English
 
User Manual Privacy Policy Disclaimer Contact us
  Advanced SearchBrowse

Item

ITEM ACTIONSEXPORT

Released

Journal Article

Context-dependent human extinction memory is mediated by a ventromedial prefrontal and hippocampal network

MPS-Authors
There are no MPG-Authors available
External Ressource
No external resources are shared
Fulltext (public)
There are no public fulltexts stored in PuRe
Supplementary Material (public)
There is no public supplementary material available
Citation

Kalisch, R., Korenfeld, E., Stephan, K. E., Weiskopf, N., Seymour, B., & Dolan, R. J. (2006). Context-dependent human extinction memory is mediated by a ventromedial prefrontal and hippocampal network. The Journal of Neuroscience, 26(37), 9503-9511. doi:10.1523/JNEUROSCI.2021-06.2006.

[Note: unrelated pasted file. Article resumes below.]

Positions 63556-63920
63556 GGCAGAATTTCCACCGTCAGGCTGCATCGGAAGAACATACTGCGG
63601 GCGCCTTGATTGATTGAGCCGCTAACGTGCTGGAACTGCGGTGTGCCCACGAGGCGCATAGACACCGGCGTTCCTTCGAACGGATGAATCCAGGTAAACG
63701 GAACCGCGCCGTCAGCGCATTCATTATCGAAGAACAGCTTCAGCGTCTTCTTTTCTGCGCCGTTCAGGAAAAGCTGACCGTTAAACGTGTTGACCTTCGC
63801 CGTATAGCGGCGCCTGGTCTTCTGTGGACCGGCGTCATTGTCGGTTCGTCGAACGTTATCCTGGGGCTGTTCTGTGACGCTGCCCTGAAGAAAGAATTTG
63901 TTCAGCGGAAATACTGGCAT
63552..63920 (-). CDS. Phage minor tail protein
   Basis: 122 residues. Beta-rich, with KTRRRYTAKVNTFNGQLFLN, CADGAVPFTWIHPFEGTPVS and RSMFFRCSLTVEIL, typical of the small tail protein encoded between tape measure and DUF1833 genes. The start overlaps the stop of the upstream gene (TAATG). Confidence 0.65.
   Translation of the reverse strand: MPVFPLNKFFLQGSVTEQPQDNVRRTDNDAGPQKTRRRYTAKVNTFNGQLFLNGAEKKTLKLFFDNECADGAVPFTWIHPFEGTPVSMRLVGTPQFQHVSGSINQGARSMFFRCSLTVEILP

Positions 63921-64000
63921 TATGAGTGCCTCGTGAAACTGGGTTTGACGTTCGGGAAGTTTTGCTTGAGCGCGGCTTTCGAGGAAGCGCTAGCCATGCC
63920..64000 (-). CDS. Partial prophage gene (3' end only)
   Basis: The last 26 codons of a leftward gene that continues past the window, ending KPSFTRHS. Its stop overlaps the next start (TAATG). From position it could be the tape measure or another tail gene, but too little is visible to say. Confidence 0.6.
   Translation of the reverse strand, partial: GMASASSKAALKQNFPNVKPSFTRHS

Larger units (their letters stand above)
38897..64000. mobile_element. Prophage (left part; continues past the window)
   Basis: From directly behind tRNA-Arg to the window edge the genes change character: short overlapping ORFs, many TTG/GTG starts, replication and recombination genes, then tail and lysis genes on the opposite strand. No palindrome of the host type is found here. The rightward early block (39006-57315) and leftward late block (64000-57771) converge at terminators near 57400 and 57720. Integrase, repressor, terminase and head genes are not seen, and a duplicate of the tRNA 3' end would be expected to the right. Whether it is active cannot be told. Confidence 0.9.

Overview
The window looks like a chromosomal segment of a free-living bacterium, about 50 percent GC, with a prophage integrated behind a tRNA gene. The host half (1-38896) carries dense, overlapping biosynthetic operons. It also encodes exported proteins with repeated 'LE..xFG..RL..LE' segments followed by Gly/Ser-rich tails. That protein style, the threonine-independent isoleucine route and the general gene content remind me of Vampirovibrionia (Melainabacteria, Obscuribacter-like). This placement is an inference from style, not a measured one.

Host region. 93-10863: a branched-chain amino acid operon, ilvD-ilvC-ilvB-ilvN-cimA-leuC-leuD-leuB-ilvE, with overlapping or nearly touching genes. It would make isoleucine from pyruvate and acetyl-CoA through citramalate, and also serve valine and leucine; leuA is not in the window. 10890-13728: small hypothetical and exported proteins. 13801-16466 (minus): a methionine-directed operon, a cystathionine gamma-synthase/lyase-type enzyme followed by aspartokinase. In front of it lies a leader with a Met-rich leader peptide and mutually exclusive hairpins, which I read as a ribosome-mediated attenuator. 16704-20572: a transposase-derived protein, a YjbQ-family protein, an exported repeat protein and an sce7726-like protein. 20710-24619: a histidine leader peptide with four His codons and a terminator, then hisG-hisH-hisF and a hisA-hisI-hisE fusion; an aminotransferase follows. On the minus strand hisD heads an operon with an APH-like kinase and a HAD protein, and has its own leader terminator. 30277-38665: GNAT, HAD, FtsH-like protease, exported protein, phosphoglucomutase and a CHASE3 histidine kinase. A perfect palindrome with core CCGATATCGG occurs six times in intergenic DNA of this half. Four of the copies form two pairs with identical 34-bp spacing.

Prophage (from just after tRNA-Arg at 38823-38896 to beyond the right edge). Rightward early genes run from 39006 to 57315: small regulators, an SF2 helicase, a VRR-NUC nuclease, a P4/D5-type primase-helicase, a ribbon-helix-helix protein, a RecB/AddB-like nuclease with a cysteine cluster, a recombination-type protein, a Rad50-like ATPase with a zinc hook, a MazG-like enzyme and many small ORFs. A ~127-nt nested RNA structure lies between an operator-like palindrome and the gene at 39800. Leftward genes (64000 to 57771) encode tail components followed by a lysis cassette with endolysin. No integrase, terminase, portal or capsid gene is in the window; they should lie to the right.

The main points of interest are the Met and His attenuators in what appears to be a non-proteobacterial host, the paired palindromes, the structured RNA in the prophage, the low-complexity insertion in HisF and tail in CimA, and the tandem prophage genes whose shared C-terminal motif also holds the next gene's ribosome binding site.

Cite as: http://hdl.handle.net/11858/00-001M-0000-0028-65C8-8
Abstract
In fear extinction, an animal learns that a conditioned stimulus (CS) no longer predicts a noxious stimulus [unconditioned stimulus (UCS)] to which it had previously been associated, leading to inhibition of the conditioned response (CR). Extinction creates a new CS-noUCS memory trace, competing with the initial fear (CS-UCS) memory. Recall of extinction memory and, hence, CR inhibition at later CS encounters is facilitated by contextual stimuli present during extinction training. In line with theoretical predictions derived from animal studies, we show that, after extinction, a CS-evoked engagement of human ventromedial prefrontal cortex (VMPFC) and hippocampus is context dependent, being expressed in an extinction, but not a conditioning, context. Likewise, a positive correlation between VMPFC and hippocampal activity is extinction context dependent. Thus, a VMPFC-hippocampal network provides for context-dependent recall of human extinction memory, consistent with a view that hippocampus confers context dependence on VMPFC.